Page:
Covid-19 Stimulus: South China Morning Post

Central banks around the globe organize massive stimulus programs from central banks, but these are not without risk. By reducing interest rates and rapidly investing in a range of assets to prop up prices, central bankers hope to save jobs and prevent a long economic depression. Governments already holding heavy debt extend rescues to a range of businesses, including some that would have failed without the Covid-19 crisis. Stock markets and corporate bonds rallied. The price, though, may be distorted markets, rising inequality, inflation, increased dependence on central banks along with more demands, and mounds of debt for future generations, warns Nicholas Spiro, writing for the South China Morning Post. The International Monetary Fund estimates the total stimulus bill to cost US$14 trillion. Investors increasingly count on central-bank rescues, overlooking mounting job losses that are sure to slow consumer spending. Spiro concludes: “the most troubling aspect of the aggressive stimulus being deployed is that it will make the post-pandemic financial landscape a lot riskier – a terrifying thought given that the Covid-19 crisis has only just begun.” – YaleGlobal

Covid-19 Stimulus: South China Morning Post

Central banks try aggressive steps to rescue economies, including purchasing debt of companies, shoring up asset prices – but there could be post-pandemic risks
Nicholas Spiro
Friday, May 15, 2020

Read the article from the South China Morning Post about the need for stimulus programs from central banks and the risks.

Nicholas Spiro is a partner at Lauressa Advisory, a specialist London-based real estate and macroeconomic advisory firm. He is an expert on advanced and emerging economies and a regular commentator on financial and macro-political developments.

Before Covid-19: Government Debt, % of GDP, Selected Nations : China	55% Germany	60% UK	86% France	98% Italy	135% US 	197% Japan	238%
Crisis: Some nations carried heavy debt loads before the pandemic struck (Source: World Bank and nations)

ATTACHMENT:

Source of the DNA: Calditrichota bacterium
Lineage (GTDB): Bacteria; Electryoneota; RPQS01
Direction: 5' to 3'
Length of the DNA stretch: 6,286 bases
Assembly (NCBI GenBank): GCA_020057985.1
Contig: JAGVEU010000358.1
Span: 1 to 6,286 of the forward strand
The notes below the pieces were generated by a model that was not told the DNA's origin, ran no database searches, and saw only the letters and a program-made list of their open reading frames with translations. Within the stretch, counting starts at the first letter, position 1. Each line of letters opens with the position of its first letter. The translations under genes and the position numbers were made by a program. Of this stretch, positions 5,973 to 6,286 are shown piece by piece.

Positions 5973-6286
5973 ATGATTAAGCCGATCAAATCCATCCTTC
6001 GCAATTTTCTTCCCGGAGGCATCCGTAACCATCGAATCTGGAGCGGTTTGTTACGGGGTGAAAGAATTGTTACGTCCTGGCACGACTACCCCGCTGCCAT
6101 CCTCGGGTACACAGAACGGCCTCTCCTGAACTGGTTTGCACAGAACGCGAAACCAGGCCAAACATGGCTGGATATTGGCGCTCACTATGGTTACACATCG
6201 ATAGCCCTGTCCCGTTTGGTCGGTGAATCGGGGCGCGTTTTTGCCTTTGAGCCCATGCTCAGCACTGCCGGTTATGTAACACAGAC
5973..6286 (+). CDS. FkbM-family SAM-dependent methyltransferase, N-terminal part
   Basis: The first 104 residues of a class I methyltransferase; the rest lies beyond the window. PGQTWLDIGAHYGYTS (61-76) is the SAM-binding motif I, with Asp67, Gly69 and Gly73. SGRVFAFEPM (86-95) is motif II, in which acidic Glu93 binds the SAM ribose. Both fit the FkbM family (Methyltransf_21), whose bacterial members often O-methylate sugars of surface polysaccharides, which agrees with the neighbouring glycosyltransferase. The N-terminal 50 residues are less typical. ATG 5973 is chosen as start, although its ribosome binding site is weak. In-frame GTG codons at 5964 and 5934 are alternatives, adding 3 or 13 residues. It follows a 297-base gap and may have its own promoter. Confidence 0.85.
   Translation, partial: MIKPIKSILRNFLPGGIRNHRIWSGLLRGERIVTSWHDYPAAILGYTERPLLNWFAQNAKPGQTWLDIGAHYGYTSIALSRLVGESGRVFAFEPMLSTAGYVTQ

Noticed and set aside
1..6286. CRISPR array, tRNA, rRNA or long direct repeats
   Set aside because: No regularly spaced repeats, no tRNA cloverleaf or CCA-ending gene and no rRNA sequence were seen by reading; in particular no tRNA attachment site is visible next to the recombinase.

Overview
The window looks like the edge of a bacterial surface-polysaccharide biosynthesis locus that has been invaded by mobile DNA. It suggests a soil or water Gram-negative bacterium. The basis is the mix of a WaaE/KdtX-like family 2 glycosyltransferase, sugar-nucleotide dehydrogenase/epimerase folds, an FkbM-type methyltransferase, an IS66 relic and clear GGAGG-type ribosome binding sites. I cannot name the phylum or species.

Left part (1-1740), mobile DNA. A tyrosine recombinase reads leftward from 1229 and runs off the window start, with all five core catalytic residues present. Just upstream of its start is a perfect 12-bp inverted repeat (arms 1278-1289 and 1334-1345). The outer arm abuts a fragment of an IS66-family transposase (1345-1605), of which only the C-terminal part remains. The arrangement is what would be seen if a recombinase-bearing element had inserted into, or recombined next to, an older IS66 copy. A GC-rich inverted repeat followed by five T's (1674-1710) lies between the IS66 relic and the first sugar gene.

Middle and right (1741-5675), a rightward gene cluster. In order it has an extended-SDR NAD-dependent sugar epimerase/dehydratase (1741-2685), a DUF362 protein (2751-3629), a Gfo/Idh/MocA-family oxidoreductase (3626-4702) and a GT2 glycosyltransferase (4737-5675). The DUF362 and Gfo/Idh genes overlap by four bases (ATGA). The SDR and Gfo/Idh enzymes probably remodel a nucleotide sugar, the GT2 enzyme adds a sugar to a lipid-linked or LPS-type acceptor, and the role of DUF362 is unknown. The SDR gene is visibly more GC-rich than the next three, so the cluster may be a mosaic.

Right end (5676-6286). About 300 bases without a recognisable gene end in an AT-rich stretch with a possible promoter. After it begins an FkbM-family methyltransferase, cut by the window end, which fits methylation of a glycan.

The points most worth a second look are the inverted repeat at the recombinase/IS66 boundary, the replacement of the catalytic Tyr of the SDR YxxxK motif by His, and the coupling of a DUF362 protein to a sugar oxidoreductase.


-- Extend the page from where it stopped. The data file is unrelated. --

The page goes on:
Covid-19: Selected Central Banks and Policy Responses: US $484 billion Paycheck Protection and Health Care Enhancement Act $2.3 trillion Coronavirus Aid, Relief and Economy Security Act $8.3 billion Coronavirus Preparedness and Response Supplemental Appropriations Act $192 billion Families First Coronavirus Response Act;  China	 RMB 2.6 trillion fiscal and financing measures Liquidity injection of RMB 3.33 trillion in the banking system Expand relending and re-discounting facilities with RMB 1.8 trillion; European Commission €540 billion for crisis support, government guarantees and a temporary loan-based instrument to protect jobs €37 billion for the Coronavirus Response Investment Initiatives €800 to extend EU Solidarity Fund €1 billion redirected from EU budget as guarantee for the European Investment Fund to provide liquidity €3 billion macro-financial assistance  Announce credit holidays for crisis-affected debtors €120 billion for asset purchases   Reduced interest rates; targeted collateral easing  €750 billion asset purchase program of private and public sector securities ; Japan  ¥117.1 trillion Emergency Economic Package Against COVID-19, including cash payments to individuals and protection for businesses and employment  Pledged additional US$100 million contribution to the IMF’s Catastrophe Containment and Relief Trust to support grant-based debt service relief Increasing contribution to the IMF Poverty Reduction and Growth Trust, encouraging other nations to join with matching contributions
Global response: The IMF summarizes and updates key policy responses from more than 190 governments to limit the human and economic impact of the Covid-19 pandemic (Source: IMF)